Global financial crash warning: China fears debt default after poor firm management

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    With China’s Evergrande company facing economic turmoil, Beijing has now admitted some firms have been poorly managed. Despite attempting to allay fears over the financial state of the country, and therefore the world economy, a statement admitted concern over defaults on debt repayments. In an article published by the state-backed Xinhua Agency, a comment piece revealed property companies were facing the risk of defaulting on payments.

    While not naming Evergrande, it read: “It should be understood that there will be clues if a property is likely to default on its debts, so the risk of spillover to the financial industry can be predicted.”

    It added that property companies were facing debt default issues due to poor management and a failure to adjust their operations to market changes.

    Evergrande is one of the largest companies in the world and second-largest real estate company in China but is facing the possibility of failing to repay its vast debt.

    Indeed, it owes $300billion (£221billion) in debt repayments, which accounts for two percent of China’s GDP.

    Although the Evergrande Group managed to pay $83.5million (£60million) in a bond interest payment on Friday, the company missed a separate deadline on September 23 and two other payments on September 29 and October 11 worth up to $193million (£140million).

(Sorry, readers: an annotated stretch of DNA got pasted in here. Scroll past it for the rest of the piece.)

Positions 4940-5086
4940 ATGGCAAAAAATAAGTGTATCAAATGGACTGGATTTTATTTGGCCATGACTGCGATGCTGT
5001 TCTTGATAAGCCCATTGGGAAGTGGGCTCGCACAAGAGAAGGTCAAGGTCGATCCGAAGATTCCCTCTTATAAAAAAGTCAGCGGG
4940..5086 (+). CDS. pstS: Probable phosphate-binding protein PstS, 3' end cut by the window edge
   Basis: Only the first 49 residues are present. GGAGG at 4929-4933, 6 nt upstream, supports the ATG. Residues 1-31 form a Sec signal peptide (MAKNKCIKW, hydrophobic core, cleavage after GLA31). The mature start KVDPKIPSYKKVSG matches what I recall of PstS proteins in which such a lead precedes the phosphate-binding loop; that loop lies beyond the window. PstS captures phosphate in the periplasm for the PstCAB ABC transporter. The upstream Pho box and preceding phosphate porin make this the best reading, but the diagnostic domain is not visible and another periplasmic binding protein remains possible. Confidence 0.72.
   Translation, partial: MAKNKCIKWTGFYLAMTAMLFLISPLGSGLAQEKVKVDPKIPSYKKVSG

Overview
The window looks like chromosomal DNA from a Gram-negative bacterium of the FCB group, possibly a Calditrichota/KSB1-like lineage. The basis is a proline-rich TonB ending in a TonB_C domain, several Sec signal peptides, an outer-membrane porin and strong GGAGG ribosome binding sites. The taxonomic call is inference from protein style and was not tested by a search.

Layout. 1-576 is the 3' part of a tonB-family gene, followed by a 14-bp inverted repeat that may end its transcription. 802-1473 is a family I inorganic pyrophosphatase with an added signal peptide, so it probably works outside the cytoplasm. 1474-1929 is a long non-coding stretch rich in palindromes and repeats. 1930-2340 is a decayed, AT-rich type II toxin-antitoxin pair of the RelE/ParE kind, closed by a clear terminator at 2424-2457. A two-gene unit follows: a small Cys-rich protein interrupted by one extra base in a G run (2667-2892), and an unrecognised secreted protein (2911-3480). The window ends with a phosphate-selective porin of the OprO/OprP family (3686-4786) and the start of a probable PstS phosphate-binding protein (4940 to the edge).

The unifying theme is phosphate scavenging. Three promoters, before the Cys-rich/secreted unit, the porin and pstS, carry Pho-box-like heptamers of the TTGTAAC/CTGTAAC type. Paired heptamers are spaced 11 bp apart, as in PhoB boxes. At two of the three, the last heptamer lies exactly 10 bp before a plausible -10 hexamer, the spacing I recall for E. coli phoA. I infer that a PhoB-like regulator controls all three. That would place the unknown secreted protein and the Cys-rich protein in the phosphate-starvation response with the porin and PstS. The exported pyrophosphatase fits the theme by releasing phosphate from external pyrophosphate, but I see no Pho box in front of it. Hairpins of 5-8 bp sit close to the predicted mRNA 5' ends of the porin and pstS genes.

Despite being a Chinese company, if Evergrande fails to pay back debt repayments to financial institutions and banks, it will have dire consequences for the global economy.

    if such a large company were to short on such a large amount of money this could lead to a shockwave of fear throughout the global financial network and cause lenders to lose confidence in the financial system.

    This could incur a credit crunch similar to the 2008 financial crash whereby companies struggled to secure loans due to the low confidence in the system.

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    “China’s outstanding foreign debt reach $2.4trillion in 2020.

    “Those are the numbers that we know about what’s making the crisis worse is the hidden debt, the numbers that we don’t know about like the borrowings by local governments no transparency there.

    “Here’s something you should know, the state is the biggest borrower in China local governments depend on off the books borrowing, meaning those numbers are not on the books they’re hidden.

    “In 2018 Standard and Poor’s came out with a report estimated that hidden government debt could be well over $4trillion.

    “And this $4trillion bomb now looks set to explode.

    “China tried to clean the house quietly but the defaults, have brought the truth.”



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